Two nonprofits that got their projects started with help from the Collaborative reached the final stretch last week. Greening Greenfield received a grant of $50,000 from the Schuylkill River Restoration Fund to complete the final phase of its sustainable school yard—a green roof. And the Center for Literacy opened the doors to its new headquarters in Old City, welcoming a big crowd of supporters that included Mayor Michael Nutter and former mayor W. Wilson Goode. Through their projects, each nonprofit is actively addressing an issue with broad impact.
Greenfield Elementary School, via the parent-led Greening Greenfield, has transformed its asphalt yard into an outdoor laboratory that teaches children about micro-climates, indigenous plants, rain water absorption, and energy conservation and harvesting, and their symbiotic relationship with the environment—all while they play. The green roof is the last piece of a master plan that includes porous play surfaces, bio-swales, a shaded “secret garden”, a small orchard, and, oh yeah, places to climb or play basketball.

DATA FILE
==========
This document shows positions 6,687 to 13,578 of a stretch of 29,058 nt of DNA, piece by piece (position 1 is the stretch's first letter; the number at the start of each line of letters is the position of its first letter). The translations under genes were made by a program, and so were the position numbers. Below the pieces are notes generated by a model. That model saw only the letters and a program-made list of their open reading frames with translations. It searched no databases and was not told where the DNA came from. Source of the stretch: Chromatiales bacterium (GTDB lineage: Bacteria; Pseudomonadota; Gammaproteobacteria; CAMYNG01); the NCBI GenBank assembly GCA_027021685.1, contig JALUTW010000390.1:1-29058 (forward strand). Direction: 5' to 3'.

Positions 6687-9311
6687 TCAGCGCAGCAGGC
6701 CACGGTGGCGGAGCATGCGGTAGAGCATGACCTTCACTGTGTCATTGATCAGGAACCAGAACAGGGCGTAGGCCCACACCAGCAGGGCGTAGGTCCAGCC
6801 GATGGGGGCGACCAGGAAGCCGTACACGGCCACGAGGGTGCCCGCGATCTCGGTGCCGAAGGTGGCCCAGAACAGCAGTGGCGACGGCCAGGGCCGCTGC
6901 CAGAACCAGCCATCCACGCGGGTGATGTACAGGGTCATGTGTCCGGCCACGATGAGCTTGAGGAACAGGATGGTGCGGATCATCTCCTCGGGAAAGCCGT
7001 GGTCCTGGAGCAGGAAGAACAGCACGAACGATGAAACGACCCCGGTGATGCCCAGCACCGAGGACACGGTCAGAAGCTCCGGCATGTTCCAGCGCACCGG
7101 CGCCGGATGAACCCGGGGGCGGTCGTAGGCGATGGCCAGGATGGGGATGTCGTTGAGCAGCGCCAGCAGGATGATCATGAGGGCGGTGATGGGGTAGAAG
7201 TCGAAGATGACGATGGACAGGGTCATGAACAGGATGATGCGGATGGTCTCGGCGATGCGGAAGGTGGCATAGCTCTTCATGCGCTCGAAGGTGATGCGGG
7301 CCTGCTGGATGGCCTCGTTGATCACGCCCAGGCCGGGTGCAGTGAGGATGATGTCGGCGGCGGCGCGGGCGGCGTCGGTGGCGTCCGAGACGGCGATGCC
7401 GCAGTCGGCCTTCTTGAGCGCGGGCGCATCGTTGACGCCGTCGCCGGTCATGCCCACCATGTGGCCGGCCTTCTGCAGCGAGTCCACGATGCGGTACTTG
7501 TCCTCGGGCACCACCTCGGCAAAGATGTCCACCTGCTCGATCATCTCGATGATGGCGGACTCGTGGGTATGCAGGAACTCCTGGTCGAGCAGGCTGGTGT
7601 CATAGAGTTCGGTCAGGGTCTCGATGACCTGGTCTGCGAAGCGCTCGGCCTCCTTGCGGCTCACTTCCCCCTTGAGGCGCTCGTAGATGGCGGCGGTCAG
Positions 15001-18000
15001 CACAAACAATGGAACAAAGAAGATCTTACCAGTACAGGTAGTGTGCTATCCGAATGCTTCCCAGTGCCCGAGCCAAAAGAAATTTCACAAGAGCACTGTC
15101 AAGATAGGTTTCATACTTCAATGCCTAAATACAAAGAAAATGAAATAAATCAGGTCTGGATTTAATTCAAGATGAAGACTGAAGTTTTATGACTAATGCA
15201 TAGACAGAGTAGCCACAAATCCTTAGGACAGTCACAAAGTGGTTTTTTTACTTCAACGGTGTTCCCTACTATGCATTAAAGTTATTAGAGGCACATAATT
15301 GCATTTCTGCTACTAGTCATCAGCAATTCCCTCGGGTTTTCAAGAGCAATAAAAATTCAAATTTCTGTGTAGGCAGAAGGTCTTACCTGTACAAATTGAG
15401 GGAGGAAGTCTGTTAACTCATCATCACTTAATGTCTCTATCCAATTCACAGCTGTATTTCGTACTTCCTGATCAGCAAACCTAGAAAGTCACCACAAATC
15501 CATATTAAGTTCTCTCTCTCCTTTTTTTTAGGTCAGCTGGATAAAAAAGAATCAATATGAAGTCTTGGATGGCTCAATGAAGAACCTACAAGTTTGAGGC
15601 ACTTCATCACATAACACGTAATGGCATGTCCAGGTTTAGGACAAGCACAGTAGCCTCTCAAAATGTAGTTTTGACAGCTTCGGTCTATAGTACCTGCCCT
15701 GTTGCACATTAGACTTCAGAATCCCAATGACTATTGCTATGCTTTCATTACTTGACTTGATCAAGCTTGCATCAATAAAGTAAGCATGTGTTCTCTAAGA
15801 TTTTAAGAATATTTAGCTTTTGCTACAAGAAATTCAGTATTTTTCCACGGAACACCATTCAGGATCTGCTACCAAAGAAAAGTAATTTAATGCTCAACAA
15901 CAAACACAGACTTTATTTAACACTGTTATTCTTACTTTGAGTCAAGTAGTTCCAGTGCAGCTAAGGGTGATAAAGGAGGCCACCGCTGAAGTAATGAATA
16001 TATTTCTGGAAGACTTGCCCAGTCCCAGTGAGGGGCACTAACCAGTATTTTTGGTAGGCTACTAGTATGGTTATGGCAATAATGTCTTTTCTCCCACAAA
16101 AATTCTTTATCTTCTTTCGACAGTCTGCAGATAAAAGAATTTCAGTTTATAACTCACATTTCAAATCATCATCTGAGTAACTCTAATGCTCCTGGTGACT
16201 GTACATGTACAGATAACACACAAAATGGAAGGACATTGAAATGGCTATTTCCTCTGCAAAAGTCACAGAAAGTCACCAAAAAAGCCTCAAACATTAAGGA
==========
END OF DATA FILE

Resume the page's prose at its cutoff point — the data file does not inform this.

The Collaborative created the conceptual design for the project, which was then shepherded through a second round of community engagement, design development, and construction by SMP Architects, Viridian Studio, Meliora Environmental Design, and Bittenbender Construction.
The Schuylkill River Restoration Fund is a program of the Schuylkill River Heritage Area that provides grants for on-the-ground projects that improve the water resources of the Schuylkill River. While Greenfield is technically a few blocks away from the banks of the Schuylkill, it was chosen on its strength as a model for the thousands of other schools located in the Schuylkill River Watershed.
The Center for Literacy (CLS) opened its new doors with readings by clients, an interactive literacy survey, a game of Jeopardy to test your math and reading mettle. CLS worked with the Collaborative in two stages, first to confirm that it needed to relocate from its former home in a Baltimore Avenue mansion and then to the scope out space needs to sharpen its search for a new home. JoAnn Weinberger, President of the Center, wrote, “CFL was fortunate twice to have your involvement, and we were well-served by two great architects.” Dick Winston of bwa architecture + planning and Mathew Huffman of Brawer & Hauptman Architects, in case you’re wondering.